Abigail Grey (Quinn Shephard) is horrified to be told she will be starting back at high school again, having been away for much of the previous school year thanks to a nervous breakdown her fellow pupils believe was triggered by caring too much about her English class's set text of Sybil, the multiple personality syndrome autobiography. There's no doubt she is easily led by things around her, and on her return she has affected a limp and gathered a collection of ornaments as she read in The Glass Menagerie. One girl is furious to see Abigail back: she is Melissa Bowman (Nadia Alexander), and she makes up her mind to make her classmate's life sheer hell from now on...
What was most notable about Blame, behind the scenes at least, was that it was constructed and produced by a teenage girl. She had help, mostly from her mother Laurie Shephard, but after writing the film at age fifteen and undergoing a lot of refining in script and performance, Quinn Shephard had the whole thing in the can by the time she was twenty years old. Maybe we should not be so surprised in this world where recording devices are so much a part of young people's lives, therefore it is perhaps more surprising there aren't more teenage filmmakers, but not many would secure distribution and more importantly, a reaction that generally avoided the patronising.
When you watched Blame, there was a nebulous quality to it that was either intentionally enigmatic or the results of the big themes not being as focused as Shephard would have liked, but we got the idea for the most part. This was akin to one of those troublesome teens thrillers that erupted in the nineteen-nineties, when for some reason there was a fear of what a young girl could do to wreak havoc in the lives of law-abiding folk, apparently thanks to being sexually irresistible, or enough to be troubling to those around them anyway, but Shephard was not interested in a do-over of The Crush or Poison Ivy (though to be fair the latter was more nuanced than its trashy reputation, so...).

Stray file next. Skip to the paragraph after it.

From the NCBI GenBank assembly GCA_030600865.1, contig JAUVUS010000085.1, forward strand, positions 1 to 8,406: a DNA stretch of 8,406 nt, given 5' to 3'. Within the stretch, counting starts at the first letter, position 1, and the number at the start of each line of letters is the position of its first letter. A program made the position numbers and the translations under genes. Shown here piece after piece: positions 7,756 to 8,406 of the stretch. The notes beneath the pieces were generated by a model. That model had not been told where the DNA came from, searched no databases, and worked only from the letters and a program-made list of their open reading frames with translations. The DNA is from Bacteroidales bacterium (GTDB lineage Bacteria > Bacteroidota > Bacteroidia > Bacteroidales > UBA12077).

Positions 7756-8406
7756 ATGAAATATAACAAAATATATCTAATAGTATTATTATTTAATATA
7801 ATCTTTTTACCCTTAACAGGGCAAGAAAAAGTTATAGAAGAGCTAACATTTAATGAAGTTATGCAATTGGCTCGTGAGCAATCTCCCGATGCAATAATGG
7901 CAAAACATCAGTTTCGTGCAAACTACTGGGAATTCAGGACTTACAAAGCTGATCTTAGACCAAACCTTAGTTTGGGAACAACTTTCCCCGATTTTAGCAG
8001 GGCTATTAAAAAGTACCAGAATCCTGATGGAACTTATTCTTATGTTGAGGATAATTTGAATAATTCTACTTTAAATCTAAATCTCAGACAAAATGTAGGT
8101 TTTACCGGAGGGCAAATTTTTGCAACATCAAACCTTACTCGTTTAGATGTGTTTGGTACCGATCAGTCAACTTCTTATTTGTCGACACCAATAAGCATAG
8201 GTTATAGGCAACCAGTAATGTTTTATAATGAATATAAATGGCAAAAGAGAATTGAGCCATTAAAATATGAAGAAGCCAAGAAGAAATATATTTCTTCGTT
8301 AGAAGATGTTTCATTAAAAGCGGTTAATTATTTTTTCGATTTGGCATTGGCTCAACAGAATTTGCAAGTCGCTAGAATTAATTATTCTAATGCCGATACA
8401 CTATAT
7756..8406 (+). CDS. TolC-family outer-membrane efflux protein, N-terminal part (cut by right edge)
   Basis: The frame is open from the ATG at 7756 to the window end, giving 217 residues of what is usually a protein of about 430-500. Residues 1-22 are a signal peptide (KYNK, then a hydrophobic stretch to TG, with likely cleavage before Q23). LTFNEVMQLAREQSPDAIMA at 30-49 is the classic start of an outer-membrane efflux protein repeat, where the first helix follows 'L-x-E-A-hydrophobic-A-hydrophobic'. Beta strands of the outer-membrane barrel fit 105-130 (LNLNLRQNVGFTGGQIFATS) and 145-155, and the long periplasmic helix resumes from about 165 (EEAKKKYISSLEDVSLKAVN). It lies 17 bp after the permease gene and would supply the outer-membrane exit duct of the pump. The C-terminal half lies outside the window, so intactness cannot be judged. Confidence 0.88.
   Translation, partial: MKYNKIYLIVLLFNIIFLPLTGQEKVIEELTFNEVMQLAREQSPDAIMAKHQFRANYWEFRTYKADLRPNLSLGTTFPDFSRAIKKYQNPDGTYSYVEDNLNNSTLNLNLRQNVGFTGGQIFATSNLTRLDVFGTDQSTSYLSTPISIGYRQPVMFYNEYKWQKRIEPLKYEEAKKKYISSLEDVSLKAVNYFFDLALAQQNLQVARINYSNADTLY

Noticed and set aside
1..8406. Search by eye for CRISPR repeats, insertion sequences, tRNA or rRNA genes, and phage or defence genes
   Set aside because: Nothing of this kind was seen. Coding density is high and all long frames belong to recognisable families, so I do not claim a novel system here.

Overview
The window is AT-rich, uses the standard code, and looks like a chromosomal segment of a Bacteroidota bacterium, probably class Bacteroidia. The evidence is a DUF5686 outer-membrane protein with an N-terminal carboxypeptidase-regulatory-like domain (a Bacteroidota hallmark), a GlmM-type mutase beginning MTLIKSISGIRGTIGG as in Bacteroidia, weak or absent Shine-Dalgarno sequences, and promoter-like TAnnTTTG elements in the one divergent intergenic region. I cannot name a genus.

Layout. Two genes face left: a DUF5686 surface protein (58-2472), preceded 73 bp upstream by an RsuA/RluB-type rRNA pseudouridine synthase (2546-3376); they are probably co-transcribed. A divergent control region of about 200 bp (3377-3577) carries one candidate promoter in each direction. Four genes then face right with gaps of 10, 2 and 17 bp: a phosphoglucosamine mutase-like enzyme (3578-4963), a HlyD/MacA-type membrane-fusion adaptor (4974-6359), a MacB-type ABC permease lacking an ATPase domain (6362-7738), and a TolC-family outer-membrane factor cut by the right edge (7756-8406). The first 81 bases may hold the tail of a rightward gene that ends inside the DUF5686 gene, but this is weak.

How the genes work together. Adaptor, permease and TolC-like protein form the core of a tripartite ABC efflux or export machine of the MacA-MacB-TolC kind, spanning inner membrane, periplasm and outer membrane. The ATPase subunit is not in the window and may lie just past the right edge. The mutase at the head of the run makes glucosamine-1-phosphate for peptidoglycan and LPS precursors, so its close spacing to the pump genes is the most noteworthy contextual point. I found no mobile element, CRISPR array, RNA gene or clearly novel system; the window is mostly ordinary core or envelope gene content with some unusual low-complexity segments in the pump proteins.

It had been Arthur Miller's The Crucible that inspired the author, seeing in it more than an excoriation of the scapegoaters and witch hunters of the world, and divining a terror of female sexuality that the patriarchy - and the ultra-conservative women who prop it up - sought to repress by essentially murdering anyone who stepped out of line. No one was murdered in Blame, though like its contemporary Thoroughbreds it would not have been wholly out of place given the emotions running high throughout, but the rivalry for attention, good and bad, between Abigail and Melissa interestingly explored that psychological tenet that any attention is craved by many, no matter how it highlighted them in their social circle (and beyond) the point was that they had been noticed. And if the right person notices them, so much the better.
Abigail, now rid of her Tennessee Williams preoccupation, embraced the villain character from The Crucible, where we're not very sure if she will self-destruct or destroy Melissa through manipulation. Certainly her tormentor is not angling for sympathy, yet we begin to understand her when her background is fleshed out, not that everything in these characters' histories was spelled out for us. This could be a drawback when a vagueness was built into the screenplay, no matter how many drafts it had taken to get that far, but the familiar plotline of a student (Abby) seducing her teacher (Chris Messina as Jeremy Woods) was twisted so that there were no real villains. That could be a deal breaker for many, as Woods was portrayed as just as confused by his emotions as the two girls using him as a battleground which was not how such unhappy relationships played out in real life, according to news reports, but it was provocative to keep you watching even as Shephard eschewed titillation, preferring a watchful sadness. Music by Pierre-Philippe Côté - with songs by the writer-director-star!